It would not be true to say I had no friends in my life, but those that were did not know that part of me of which I was so ashamed – with one exception, Helen, a friend a fellow person of faith who did not condemn me. She didn’t pretend to have answers like most, but she knew enough to be sure that God did not hate me, or any of those who like me failed to meet that standard of purity and conformity. I made a friend in Alan, who taught me to ride horse back and who had himself followed a very different path, one of accepting himself early on and pursuing the life that I had denied. I started taking tentative steps and went to a gay bar for the first time in April of 2010; that summer was a time of confusion as I walked into a world very different from anything I had known. I made more friends, some of which lasted and some of which turned out to be ones that I needed to move on from. I began to come out to people I had spent my life lying to, out of desperation, because of the confusion I was experiencing as I tried to bridge my earlier perspective with the realities confronting me with each excursion beyond the prison of lies.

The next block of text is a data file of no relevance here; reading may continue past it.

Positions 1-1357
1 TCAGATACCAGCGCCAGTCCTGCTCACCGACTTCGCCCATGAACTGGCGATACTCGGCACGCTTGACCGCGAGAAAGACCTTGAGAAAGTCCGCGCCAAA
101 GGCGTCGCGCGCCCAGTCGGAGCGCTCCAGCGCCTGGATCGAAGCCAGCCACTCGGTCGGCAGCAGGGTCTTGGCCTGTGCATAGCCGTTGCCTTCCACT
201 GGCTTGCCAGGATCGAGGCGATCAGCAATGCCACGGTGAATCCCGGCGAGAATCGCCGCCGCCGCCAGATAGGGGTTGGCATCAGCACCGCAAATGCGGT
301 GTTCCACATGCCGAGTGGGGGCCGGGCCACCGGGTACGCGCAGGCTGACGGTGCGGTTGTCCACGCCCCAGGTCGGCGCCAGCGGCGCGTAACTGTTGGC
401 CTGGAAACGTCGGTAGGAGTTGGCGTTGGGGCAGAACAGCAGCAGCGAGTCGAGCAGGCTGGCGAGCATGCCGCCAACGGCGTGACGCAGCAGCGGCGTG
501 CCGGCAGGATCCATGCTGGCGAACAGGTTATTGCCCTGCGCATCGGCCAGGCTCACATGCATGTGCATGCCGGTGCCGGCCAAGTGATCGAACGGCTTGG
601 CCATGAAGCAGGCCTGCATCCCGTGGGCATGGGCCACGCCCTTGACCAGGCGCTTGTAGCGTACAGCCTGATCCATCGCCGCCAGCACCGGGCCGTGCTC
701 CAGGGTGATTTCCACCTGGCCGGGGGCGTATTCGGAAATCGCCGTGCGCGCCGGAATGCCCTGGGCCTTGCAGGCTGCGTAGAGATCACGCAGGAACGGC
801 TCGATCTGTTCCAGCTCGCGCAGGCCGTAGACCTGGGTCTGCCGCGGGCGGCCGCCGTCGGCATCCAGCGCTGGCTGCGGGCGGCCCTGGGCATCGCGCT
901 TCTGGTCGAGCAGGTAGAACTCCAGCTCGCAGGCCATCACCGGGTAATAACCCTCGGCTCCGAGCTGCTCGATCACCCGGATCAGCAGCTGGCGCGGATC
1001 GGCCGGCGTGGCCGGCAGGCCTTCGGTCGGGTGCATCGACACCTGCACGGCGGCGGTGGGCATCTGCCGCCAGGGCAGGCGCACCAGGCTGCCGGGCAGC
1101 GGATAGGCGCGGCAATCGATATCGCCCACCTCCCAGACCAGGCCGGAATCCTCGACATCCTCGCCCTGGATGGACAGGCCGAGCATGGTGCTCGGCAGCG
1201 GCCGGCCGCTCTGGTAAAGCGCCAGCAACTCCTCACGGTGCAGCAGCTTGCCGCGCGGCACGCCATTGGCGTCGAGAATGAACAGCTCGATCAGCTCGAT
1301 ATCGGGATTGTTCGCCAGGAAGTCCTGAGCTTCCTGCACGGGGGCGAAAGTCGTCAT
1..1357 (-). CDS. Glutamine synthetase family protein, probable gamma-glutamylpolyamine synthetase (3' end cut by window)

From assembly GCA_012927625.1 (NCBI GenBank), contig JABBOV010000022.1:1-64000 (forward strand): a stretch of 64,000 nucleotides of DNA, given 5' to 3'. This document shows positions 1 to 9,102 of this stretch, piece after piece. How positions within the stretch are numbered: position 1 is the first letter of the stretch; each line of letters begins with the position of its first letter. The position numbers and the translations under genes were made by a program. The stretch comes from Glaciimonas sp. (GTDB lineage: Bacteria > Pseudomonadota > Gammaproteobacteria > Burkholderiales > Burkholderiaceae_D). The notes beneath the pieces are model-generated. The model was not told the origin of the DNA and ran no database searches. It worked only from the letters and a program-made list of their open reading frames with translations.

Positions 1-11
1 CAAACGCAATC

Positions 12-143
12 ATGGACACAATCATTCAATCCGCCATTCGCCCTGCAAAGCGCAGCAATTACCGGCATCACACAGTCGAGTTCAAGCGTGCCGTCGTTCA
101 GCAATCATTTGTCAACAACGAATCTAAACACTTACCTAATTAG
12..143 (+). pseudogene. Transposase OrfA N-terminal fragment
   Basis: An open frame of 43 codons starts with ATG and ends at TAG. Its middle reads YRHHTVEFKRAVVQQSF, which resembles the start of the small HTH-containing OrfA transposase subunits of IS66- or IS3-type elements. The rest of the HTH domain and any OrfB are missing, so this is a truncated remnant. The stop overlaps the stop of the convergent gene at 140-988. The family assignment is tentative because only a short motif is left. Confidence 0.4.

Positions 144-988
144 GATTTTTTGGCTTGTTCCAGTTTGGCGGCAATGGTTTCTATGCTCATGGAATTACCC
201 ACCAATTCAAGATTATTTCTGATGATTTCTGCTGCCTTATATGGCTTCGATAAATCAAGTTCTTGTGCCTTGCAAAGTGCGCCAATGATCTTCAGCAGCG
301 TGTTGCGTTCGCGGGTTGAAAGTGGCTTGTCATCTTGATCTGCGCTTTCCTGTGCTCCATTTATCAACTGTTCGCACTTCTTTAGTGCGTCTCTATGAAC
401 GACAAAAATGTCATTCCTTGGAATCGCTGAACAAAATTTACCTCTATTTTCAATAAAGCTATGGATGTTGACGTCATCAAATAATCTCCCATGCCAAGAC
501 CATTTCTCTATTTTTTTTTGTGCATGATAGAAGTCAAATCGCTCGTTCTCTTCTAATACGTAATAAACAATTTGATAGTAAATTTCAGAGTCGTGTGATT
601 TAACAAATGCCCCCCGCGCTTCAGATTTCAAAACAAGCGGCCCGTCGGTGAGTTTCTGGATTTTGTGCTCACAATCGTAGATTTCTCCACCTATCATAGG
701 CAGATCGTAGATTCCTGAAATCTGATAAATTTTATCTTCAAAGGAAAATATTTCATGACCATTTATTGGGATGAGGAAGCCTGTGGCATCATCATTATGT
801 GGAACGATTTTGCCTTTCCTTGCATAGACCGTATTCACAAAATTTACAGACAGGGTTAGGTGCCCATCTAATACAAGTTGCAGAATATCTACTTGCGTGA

In time I found my way to the LA Gay and Lesbian Center, where for about six months in 2011 I spent time each week in a men’s group where others of all ages, races and backgrounds shared their process of accepting where they were, and finding that acceptance, sometimes, from others as well. I gradually shared my story with varying degrees of acceptance, some unsurprised, others shocked. I began with the people I felt I had lied to the most; the ones who I did not trust to accept me, and from whom I had hidden in shame. As I told one dear friend – I don’t have the answers; I don’t know why. But I know that God – and yes, I still believe in a creator that cares – loves me, and everyone like me, even though those who claim to be his representatives shout down any suggestion otherwise. I wanted her to know that anytime she heard someone share that lie, that she knew someone who loved her and who she loved, who had been a part of her life, who she knew to be a caring and decent man, was one of those being condemned and rejected –and that God wanted that to change.